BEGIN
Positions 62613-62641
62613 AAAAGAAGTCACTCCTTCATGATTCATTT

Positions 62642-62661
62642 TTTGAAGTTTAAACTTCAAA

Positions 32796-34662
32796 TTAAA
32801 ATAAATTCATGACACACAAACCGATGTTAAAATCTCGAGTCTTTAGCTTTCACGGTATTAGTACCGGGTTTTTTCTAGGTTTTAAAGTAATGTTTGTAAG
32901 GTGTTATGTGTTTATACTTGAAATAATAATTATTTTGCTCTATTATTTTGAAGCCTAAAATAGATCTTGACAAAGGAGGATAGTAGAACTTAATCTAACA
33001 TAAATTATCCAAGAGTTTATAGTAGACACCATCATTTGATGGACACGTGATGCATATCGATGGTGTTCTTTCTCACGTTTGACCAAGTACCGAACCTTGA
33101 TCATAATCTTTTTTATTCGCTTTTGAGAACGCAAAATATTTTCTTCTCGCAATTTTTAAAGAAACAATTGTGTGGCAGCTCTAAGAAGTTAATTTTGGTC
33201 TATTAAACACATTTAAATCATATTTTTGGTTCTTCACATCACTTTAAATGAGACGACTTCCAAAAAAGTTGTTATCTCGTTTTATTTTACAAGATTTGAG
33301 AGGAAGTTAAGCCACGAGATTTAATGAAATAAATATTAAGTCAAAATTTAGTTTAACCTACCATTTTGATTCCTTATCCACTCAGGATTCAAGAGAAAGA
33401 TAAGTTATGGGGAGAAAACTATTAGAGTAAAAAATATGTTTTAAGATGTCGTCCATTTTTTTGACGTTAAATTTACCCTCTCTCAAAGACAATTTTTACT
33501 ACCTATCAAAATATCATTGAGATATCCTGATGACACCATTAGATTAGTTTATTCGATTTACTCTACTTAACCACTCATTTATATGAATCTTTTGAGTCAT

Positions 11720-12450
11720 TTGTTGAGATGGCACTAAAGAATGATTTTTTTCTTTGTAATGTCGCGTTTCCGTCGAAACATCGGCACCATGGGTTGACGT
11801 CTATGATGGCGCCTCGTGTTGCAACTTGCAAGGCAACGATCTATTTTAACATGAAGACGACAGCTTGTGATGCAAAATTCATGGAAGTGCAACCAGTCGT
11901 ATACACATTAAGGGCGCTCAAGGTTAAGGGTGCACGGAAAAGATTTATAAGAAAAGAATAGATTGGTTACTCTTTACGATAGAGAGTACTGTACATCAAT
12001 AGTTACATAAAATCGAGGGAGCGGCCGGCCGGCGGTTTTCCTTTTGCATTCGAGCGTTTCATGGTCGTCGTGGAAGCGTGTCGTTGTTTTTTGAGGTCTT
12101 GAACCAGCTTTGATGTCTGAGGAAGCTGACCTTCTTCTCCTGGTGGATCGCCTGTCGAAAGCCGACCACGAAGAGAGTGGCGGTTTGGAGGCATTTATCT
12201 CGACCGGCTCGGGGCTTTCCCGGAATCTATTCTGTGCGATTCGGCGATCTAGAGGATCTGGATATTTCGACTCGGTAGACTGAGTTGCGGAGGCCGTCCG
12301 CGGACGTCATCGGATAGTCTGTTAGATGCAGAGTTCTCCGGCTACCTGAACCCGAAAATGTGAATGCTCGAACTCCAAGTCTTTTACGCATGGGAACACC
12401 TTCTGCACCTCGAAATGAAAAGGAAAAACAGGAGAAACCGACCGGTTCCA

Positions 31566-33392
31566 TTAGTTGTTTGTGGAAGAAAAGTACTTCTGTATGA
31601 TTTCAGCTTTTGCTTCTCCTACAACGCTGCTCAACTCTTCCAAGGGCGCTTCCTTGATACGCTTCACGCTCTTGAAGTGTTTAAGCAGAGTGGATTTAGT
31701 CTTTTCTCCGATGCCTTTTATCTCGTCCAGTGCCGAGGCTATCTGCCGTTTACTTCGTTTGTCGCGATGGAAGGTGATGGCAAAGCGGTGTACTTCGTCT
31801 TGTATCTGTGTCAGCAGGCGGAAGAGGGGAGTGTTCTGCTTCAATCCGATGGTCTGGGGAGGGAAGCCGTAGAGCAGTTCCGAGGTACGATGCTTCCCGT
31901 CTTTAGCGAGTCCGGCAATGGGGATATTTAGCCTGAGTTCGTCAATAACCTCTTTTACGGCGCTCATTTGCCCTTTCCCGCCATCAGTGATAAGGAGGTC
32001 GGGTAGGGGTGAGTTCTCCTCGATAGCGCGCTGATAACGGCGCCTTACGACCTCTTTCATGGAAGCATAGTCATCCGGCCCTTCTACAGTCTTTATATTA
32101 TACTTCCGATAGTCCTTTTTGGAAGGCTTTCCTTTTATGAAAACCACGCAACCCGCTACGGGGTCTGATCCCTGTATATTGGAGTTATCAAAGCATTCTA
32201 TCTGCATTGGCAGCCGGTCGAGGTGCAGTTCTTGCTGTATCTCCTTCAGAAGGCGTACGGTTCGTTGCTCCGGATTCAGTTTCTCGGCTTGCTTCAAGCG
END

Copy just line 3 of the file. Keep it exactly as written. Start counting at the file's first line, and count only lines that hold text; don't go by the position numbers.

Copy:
Positions 62642-62661